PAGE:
The Constitutionality of the Proposed Rule 23 Class Action Amendments

The proposed amendments to Federal Rule 23 currently are working their way
through the rulemaking process, with the public notice and comment period ending
February 15, 1997. The proposed amendments reflect the considered efforts of the
Advisory Committee on Civil Rules, over the past four years, to amend and
improve the existing federal class action rule., In this period the Advisory
Committee has moved from a wholesale rule revision to a more “minimalist”
approach to revamping the existing class action rule.

The Advisory Committee already has received an array of opinions
commenting on the wisdom or ill-wisdom of the proposed revisions. Generally, the
practicing bar has voiced concerns about the real-world consequences of these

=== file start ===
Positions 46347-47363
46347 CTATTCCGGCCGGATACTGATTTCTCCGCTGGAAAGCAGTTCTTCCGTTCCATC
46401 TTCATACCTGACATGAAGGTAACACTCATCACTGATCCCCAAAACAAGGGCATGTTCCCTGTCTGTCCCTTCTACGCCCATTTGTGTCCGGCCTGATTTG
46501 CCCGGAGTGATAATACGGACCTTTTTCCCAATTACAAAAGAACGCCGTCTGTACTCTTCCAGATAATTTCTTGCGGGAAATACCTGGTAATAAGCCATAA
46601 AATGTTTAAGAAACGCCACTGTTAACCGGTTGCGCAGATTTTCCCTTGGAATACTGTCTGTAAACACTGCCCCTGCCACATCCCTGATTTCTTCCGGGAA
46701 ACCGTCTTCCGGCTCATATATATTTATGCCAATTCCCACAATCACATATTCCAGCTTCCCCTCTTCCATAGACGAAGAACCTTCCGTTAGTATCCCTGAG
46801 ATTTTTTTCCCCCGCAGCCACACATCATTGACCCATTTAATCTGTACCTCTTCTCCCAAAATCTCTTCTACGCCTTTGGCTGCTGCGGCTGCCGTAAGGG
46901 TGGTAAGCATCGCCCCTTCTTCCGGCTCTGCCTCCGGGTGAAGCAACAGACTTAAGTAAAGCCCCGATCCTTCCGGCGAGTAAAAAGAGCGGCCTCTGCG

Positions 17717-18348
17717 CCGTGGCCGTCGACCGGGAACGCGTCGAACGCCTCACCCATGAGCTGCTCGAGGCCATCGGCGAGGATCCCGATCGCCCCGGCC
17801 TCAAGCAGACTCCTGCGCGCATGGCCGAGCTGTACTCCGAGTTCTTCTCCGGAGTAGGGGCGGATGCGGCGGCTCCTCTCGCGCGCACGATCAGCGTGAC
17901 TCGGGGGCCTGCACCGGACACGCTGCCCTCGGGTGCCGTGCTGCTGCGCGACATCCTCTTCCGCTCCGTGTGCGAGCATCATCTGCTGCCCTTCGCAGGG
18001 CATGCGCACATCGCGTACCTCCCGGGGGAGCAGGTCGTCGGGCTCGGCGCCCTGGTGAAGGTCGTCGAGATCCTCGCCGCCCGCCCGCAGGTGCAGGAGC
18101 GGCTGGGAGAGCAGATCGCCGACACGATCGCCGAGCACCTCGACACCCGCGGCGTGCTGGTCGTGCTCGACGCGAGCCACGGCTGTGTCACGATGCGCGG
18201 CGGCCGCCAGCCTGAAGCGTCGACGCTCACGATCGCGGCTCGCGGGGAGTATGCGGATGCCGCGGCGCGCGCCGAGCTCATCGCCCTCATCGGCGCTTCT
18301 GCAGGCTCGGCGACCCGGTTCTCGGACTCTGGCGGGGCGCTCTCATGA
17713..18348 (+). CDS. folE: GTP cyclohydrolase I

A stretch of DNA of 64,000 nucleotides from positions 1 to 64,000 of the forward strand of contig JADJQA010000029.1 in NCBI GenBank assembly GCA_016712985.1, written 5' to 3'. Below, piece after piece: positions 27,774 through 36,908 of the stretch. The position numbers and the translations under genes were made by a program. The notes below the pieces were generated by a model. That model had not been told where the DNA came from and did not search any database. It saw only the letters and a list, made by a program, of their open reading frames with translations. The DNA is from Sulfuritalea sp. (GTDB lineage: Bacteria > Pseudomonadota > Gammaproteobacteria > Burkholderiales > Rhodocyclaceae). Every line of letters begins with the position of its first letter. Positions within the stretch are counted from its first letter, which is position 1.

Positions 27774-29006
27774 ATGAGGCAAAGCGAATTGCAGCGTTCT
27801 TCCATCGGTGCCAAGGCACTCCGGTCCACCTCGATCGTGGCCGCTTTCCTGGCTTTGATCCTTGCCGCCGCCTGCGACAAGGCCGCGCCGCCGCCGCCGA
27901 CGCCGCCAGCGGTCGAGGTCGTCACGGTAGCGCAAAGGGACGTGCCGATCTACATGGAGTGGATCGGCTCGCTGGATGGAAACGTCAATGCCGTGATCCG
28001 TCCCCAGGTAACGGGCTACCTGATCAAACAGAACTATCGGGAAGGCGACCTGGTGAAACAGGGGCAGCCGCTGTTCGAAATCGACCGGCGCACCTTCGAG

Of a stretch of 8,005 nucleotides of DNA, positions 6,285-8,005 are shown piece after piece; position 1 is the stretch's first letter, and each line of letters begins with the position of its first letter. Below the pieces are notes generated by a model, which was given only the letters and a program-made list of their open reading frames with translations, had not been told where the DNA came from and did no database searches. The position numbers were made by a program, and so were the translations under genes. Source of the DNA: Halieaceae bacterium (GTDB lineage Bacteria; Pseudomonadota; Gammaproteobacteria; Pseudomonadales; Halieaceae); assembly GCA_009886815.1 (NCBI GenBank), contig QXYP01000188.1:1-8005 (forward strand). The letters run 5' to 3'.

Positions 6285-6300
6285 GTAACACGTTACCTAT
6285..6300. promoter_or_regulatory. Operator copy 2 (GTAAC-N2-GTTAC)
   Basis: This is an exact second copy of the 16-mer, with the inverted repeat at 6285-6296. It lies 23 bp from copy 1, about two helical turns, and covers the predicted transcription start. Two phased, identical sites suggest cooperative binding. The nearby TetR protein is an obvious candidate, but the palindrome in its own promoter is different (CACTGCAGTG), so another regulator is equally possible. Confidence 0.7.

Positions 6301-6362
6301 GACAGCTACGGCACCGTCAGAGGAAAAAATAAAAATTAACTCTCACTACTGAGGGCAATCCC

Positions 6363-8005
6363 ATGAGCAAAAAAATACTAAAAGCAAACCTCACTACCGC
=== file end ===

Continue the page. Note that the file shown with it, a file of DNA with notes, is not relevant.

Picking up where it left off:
changes, based on experience under the existing rule. Plaintiff and defense lawyers,
organized bar associations, interest-group lobbyists, and judges have capably
educated the Advisory Committee concerning how the proposed rules will affect
class action practice and client interests. The academic community also has
assessed the effects of the proposed amendments, but generally has been more
concerned with questions relating to the constitutional and statutory allocation of
rulemaking power, Article III justiciability issues, and the scope of judicial

Moreover, a number of commentators have posed the global question: “They
can’t do that, can they?,” raising the so-called “Rules Enabling Act question.”
Generally, the Rules Enabling Act question challenges the constitutionality of
proposed amendments, an issue embedded in the debate over the proposed Rule 23
revisions. This paper addresses the Rule Enabling Act question as it relates to the
proposed amendments, focusing chiefly on the highly controversial proposal to
authorize a Rule 23(b)(4) settlement class. The paper also briefly addresses
possible constitutional challenges to these proposals grounded in Article III and
due process concerns, rather than the Rules Enabling Act.